This week’s visit to Cuba of President Pedro Sánchez comes at a time in which Spain is seeking to enhance its investments on the island, immersed in a slow process of economic opening, and to give a definitive boost to the growing bilateral trade.
“I have no doubt that the president will devote an important part of his time to economic and commercial affairs” during his stay in Havana this Thursday and Friday, the counselor of Spain’s Commercial Office in Cuba, Federico Ferrer, said to the EFE news agency.
Sánchez’ trip to Havana has generated high expectations since it will be the first official visit by a Spanish head of government in 32 years – ever since Felipe González in 1986 – to a country with which Spain maintains strong historic, family and also economic and commercial links.
For the time being little is known about the president’s agenda in Havana. He will be accompanied by a Spanish business delegation made up to a great extent by companies with businesses in Cuba or that are interested in entering the island’s market.
Spanish exports to Cuba reached 912.12 million euros between September 2017 and August 2018, a 5.7% year-on-year increase, and the European country’s surplus regarding the Caribbean island expanded 14% to 791.61 million euros.
Spain, in addition, is on the way to consolidating itself as Cuba’s second largest trade partner before Venezuela and behind the first, China, which in the opinion of the counselor reflects the “buoyant” situation of bilateral trade.
Ferrer explained that the sale of Spanish products in Cuba are relevant “not just because of the volume but also their composition, since they include the majority of the economic sectors,” from foodstuff to electric material, machinery or hotel equipment, contributing “in a very important way to the advance of the Cuban economy.”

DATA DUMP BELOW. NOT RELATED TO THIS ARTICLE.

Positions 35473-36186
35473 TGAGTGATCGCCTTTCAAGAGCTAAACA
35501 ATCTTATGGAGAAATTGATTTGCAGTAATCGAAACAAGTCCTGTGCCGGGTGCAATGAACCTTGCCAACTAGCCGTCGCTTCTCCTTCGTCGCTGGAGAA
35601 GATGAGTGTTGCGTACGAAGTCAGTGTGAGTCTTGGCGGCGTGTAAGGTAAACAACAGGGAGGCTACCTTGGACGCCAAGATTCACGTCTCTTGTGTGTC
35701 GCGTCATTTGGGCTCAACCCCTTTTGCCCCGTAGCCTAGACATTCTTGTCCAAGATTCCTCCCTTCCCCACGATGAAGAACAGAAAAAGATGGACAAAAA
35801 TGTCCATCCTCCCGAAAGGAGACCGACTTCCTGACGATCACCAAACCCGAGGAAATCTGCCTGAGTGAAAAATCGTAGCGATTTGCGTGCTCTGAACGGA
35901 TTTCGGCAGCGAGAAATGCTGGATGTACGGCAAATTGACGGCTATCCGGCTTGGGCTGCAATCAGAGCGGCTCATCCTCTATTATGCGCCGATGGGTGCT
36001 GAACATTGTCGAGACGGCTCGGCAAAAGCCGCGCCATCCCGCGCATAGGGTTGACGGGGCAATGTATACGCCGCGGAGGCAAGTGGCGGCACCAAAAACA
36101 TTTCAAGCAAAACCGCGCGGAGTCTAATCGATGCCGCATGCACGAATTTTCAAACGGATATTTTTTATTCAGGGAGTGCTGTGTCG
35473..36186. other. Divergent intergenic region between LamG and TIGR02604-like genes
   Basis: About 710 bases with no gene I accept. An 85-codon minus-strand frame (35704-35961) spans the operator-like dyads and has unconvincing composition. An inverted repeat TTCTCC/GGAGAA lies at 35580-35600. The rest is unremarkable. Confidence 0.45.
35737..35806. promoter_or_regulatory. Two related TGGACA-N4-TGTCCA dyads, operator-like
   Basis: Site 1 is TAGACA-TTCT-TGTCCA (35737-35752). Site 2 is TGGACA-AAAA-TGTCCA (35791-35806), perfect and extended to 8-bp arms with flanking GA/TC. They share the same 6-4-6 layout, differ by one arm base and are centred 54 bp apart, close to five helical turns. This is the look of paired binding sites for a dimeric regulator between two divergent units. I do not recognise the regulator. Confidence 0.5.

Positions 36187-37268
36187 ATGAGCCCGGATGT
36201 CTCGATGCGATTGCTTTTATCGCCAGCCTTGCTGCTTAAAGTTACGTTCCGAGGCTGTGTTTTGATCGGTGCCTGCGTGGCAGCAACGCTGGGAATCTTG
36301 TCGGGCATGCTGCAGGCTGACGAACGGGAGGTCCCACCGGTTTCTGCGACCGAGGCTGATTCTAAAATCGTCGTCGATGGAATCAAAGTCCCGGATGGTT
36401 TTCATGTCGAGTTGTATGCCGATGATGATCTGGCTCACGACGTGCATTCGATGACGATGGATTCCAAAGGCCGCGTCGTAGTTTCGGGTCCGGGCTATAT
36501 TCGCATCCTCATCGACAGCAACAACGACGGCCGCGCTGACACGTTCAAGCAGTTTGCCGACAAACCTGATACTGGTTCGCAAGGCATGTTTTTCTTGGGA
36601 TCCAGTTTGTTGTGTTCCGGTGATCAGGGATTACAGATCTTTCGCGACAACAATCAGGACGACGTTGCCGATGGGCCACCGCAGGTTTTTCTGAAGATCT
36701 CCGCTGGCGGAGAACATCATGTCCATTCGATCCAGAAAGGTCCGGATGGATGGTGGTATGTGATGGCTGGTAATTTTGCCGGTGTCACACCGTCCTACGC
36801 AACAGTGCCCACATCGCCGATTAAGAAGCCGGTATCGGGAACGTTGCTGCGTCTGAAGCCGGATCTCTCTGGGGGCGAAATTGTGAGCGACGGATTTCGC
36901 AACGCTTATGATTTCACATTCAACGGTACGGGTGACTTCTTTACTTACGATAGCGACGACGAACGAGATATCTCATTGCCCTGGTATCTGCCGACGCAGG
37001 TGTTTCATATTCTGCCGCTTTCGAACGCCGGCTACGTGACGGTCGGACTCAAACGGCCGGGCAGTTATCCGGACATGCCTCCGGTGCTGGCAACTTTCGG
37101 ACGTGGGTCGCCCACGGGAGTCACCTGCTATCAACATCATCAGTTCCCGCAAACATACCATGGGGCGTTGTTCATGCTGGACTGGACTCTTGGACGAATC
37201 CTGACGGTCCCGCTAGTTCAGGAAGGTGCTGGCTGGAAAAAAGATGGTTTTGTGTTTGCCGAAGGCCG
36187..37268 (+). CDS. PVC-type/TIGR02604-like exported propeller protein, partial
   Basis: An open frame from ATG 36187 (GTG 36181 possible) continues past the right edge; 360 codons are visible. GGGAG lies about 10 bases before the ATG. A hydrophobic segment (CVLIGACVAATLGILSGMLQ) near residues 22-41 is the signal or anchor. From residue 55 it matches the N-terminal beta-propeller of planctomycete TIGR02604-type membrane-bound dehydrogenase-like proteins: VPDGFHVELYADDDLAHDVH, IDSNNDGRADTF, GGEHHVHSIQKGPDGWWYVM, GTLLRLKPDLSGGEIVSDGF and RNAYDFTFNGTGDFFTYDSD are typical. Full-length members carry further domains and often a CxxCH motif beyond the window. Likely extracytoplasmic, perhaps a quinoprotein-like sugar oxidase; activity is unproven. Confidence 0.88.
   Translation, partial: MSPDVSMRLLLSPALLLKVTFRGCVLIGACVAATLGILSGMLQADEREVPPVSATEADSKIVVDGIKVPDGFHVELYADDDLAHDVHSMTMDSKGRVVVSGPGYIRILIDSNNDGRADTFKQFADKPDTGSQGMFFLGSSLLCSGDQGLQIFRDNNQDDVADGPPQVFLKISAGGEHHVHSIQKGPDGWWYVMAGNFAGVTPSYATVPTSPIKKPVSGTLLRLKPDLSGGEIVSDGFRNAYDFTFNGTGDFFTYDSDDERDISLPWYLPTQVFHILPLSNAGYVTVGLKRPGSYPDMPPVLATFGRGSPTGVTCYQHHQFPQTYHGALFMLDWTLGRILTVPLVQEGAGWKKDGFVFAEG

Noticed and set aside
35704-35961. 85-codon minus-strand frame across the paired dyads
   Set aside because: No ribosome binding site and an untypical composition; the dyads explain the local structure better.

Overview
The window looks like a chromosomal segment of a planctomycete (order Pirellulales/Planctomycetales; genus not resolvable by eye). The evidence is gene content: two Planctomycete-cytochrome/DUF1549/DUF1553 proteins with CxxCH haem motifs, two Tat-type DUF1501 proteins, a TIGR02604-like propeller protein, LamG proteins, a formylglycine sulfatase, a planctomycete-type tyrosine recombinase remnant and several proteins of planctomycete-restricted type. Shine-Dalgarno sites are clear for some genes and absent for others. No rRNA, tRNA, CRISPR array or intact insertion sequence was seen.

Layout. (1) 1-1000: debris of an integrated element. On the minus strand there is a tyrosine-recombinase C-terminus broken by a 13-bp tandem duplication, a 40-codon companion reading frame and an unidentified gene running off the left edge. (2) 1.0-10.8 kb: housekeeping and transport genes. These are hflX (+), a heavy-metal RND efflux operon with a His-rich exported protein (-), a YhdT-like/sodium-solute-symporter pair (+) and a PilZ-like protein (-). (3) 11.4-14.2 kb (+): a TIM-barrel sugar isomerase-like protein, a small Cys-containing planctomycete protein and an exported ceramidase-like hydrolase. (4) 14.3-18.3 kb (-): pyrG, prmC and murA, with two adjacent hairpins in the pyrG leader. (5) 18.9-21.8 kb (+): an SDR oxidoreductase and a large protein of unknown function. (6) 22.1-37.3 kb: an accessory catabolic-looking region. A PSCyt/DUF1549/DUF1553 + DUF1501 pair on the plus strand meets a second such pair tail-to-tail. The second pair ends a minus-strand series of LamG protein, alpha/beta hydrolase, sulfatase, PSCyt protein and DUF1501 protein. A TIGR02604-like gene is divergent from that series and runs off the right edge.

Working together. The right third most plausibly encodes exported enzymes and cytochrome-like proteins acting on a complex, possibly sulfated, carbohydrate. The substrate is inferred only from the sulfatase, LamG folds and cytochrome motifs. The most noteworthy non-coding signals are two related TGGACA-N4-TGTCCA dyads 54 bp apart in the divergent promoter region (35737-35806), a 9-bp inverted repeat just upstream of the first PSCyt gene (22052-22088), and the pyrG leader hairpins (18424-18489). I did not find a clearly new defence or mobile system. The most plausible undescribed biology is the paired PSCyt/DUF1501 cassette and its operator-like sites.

Pedro Sánchez’ visit also comes at a time in which Cuba is seeking to attract foreign direct investment to mitigate its crisis due to lack of hard currency, attributed to the inefficiency of its economic system and the effects of the embargo imposed by the United States for almost 60 years.
“The issue of the investments is marching a bit slowly and is one of the things that the presidential visit can contribute to improving and speeding up,” the president of the Association of Spanish Businesspeople in Cuba (AEEC), Xulio Fontecha, affirmed to EFE.
Fontecha expressed his optimism when underlining that “the legislation Cuba needs to advance in investments is already in place” and Spain is in a privileged position to take advantage of this, especially in the tourist sector where it covers – in a joint management regimen – more than 70% of the hotel market, in the hands of giants like Meliá, Iberostar, Globalia or NH.
“We need a bit more of a boost, speed, for those investments to arrive rapidly. There are Spanish investments on the waiting list, since the process is still very slow,” the representative of the Spanish businesspeople regrets, and he trusts that Sánchez’ visit will serve to favor a speeding up of the paperwork and procedures.
Spain has a consolidated business fabric on the island, with some 250 companies associated to the AEEC, although the immense majority are not large corporations but rather small and medium enterprises which at the moment are going through a delicate situation since their Cuban government counterparts owe them close to 300 million euros.
Fontecha affirms that “the situation is a bit concerning” although “at the same time of great expectation and hope, because we know that these crises are usually temporary and that Cuba always meets its payment obligations.”
The Spanish businesspeople have passed on to their government this concern and they hope that Pedro Sánchez asks the Cuban authorities to try to speed up the payments or seek a solution, since many of the affected have invested their personal patrimony on the island and could run the risk of bankruptcy.
“Evidently a president doesn’t come to collects debts, but he does come to contribute to better relations, for a fluency, for us Spanish businesspeople to be considered in a preferential way,” the president of the AEEC said.